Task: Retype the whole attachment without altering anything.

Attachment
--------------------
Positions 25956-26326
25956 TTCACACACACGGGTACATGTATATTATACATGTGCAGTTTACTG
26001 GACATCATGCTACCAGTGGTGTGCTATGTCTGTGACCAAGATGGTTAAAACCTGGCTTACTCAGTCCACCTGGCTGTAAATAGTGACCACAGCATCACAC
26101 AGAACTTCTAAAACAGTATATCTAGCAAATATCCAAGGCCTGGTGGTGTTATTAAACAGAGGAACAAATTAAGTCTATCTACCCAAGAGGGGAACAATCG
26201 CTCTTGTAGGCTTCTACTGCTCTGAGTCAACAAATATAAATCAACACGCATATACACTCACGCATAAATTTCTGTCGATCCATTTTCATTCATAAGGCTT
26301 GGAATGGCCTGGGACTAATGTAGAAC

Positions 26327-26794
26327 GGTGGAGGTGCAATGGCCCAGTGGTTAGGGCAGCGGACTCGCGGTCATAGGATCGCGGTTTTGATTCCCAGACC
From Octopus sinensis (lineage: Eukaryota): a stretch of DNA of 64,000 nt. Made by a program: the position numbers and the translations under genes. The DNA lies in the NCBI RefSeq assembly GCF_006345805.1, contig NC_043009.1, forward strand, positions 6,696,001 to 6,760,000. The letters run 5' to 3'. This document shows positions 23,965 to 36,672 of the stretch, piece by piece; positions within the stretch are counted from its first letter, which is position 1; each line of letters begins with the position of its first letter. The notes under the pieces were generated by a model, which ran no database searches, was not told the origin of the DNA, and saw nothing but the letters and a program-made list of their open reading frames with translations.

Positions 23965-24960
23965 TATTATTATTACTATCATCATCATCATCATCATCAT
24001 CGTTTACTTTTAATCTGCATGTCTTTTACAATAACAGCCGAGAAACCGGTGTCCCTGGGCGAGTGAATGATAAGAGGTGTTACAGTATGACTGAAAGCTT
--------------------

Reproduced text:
Positions 25956-26326
25956 TTCACACACACGGGTACATGTATATTATACATGTGCAGTTTACTG
26001 GACATCATGCTACCAGTGGTGTGCTATGTCTGTGACCAAGATGGTTAAAACCTGGCTTACTCAGTCCACCTGGCTGTAAATAGTGACCACAGCATCACAC
26101 AGAACTTCTAAAACAGTATATCTAGCAAATATCCAAGGCCTGGTGGTGTTATTAAACAGAGGAACAAATTAAGTCTATCTACCCAAGAGGGGAACAATCG
26201 CTCTTGTAGGCTTCTACTGCTCTGAGTCAACAAATATAAATCAACACGCATATACACTCACGCATAAATTTCTGTCGATCCATTTTCATTCATAAGGCTT
26301 GGAATGGCCTGGGACTAATGTAGAAC

Positions 26327-26794
26327 GGTGGAGGTGCAATGGCCCAGTGGTTAGGGCAGCGGACTCGCGGTCATAGGATCGCGGTTTTGATTCCCAGACC
From Octopus sinensis (lineage: Eukaryota): a stretch of DNA of 64,000 nt. Made by a program: the position numbers and the translations under genes. The DNA lies in the NCBI RefSeq assembly GCF_006345805.1, contig NC_043009.1, forward strand, positions 6,696,001 to 6,760,000. The letters run 5' to 3'. This document shows positions 23,965 to 36,672 of the stretch, piece by piece; positions within the stretch are counted from its first letter, which is position 1; each line of letters begins with the position of its first letter. The notes under the pieces were generated by a model, which ran no database searches, was not told the origin of the DNA, and saw nothing but the letters and a program-made list of their open reading frames with translations.

Positions 23965-24960
23965 TATTATTATTACTATCATCATCATCATCATCATCAT
24001 CGTTTACTTTTAATCTGCATGTCTTTTACAATAACAGCCGAGAAACCGGTGTCCCTGGGCGAGTGAATGATAAGAGGTGTTACAGTATGACTGAAAGCTT